Both parties can point to massive successes over the past three decades. Under longtime PSOE prime minister Felipe González, Spain consolidated its liberal democracy and benefited greatly from closer economic and financial ties to Europe, while Barcelona’s emergence as the host of the 1992 Summer Olympics catapulted it into a world-class city. Under conservative prime minister José María Aznar, Spain joined the core of western European countries as a founding member of the eurozone in 2002 and developed widening security ties with the United States. When the PSOE returned to power in 2004 under José Luis Rodríguez Zapatero, the government enacted same-sex marriage in 2005 and later negotiated a peaceful ceasefire with the paramilitary Basque nationalist group Euskadi Ta Askatasuna (ETA).
The pain in Spain
But the global financial crisis of 2008-09 and subsequent eurozone crisis of 2010 knocked Spain off its pedestal.
Not unlike Florida, Nevada and parts of California in the United States, property values in Spain fell as rapidly as they once climbed, and an economy driven by construction and easy credit sputtered to near-depression levels of contraction. Despite running a more parsimonious fiscal policy in the 2000s than even Germany, Zapatero’s government soon found its expenses far exceeding revenues, and his government engaged in a series of tax increases and spending cuts.
The Spanish electorate ousted Zapatero in December 2011, ushering the People’s Party back to power under Mariano Rajoy, whose main goal was to prevent Spain from needing to seek an emergency bailout. Despite some scares over the Spanish banking system in 2012, Rajoy succeeded in keeping Spain bailout-free, but at the cost of ever greater spending cuts and tax hikes. The Rajoy government’s tough fiscal medicine, to some degree, has worked. Yields on Spanish 10-year debt have steadily fallen from a high of over 7.2% in July 2012 to less than 1.8% today. For a country without economic expansion since 2008, the Spanish economy returned to fragile growth in 2014, and it maintained growth throughout 2015 — notching 1% growth in the second quarter of this year and 0.8% in the third.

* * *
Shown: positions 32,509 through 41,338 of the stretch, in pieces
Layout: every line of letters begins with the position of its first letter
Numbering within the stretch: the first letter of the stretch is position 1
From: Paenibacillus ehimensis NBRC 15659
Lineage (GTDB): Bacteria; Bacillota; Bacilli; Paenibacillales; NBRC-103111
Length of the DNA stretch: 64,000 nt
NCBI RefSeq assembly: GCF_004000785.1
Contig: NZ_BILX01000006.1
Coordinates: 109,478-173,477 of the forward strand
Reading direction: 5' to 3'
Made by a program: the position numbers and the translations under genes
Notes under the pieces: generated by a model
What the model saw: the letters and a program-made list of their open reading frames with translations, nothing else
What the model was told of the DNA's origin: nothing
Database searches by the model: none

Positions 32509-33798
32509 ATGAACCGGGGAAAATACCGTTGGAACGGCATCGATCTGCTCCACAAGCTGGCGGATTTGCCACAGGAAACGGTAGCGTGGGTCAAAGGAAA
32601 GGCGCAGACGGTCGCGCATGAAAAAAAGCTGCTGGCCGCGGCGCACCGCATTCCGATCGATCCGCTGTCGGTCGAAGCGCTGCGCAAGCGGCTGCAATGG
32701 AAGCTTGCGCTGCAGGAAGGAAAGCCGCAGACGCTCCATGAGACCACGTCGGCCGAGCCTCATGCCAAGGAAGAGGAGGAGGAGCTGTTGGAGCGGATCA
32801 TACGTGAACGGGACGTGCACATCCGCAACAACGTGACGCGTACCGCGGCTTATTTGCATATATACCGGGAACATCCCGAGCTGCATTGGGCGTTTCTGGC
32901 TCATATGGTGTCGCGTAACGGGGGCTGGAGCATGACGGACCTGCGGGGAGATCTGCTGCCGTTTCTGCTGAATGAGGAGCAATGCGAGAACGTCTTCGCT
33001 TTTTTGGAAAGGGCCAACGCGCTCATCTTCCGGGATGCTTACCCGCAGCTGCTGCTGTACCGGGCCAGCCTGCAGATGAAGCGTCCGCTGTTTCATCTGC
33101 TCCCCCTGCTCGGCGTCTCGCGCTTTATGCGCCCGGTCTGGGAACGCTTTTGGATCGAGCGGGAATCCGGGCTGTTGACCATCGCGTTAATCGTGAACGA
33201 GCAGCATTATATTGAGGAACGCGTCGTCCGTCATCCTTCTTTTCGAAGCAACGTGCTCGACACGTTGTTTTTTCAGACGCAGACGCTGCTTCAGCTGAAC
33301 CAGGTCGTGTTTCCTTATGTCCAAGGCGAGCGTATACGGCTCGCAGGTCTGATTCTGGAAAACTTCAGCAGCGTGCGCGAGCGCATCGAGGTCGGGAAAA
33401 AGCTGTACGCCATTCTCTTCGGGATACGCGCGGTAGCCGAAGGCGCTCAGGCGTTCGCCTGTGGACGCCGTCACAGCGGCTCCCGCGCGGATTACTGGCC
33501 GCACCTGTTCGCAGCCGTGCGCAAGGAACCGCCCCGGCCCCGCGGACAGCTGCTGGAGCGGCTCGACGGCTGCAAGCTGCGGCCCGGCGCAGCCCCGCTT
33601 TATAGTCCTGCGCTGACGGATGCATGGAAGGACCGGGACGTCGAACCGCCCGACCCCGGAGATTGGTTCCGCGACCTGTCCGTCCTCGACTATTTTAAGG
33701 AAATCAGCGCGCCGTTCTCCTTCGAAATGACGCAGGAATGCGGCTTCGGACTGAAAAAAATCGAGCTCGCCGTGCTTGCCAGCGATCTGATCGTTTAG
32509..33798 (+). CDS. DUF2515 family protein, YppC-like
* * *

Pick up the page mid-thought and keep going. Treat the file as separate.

But voters are not enthusiastic about the prospects of reelecting Rajoy, a leader who never quite managed to win over Spanish hearts. Spain’s unemployment rate today is still 21.2%, a drop from the record-high 26.9% level recorded in early 2013. But that’s still a far higher jobless rate than anywhere else in the European Union (with the exception of Greece).
In the 2008 election, before the bottom fell out of the Spanish economy, the two major parties together won 83.8% of the vote. By 2011, that percentage fell to 73.4%. If polls are correct, that percentage could fall below 50% on Sunday, as both the PP and the PSOE struggle against the surging popularity of the anti-austerity Podemos (‘We can’) on the left and the liberal, federalist Ciudadanos (C’s, Citizens) on the right.
If the election were held today, the PP would win around 110 seats, the PSOE around 90, and Podemos and Ciudadanos would each win around 60, leaving none of them with a clear majority. The uncertainty of the four-way race has both energized the electorate (in a manner reminiscent to those first early elections in the post-dictatorship era) and enhanced the chances of post-election uncertainty that both Greece and Portugal have endured this year. Continue reading Spain readies for historic, four-way election on December 20→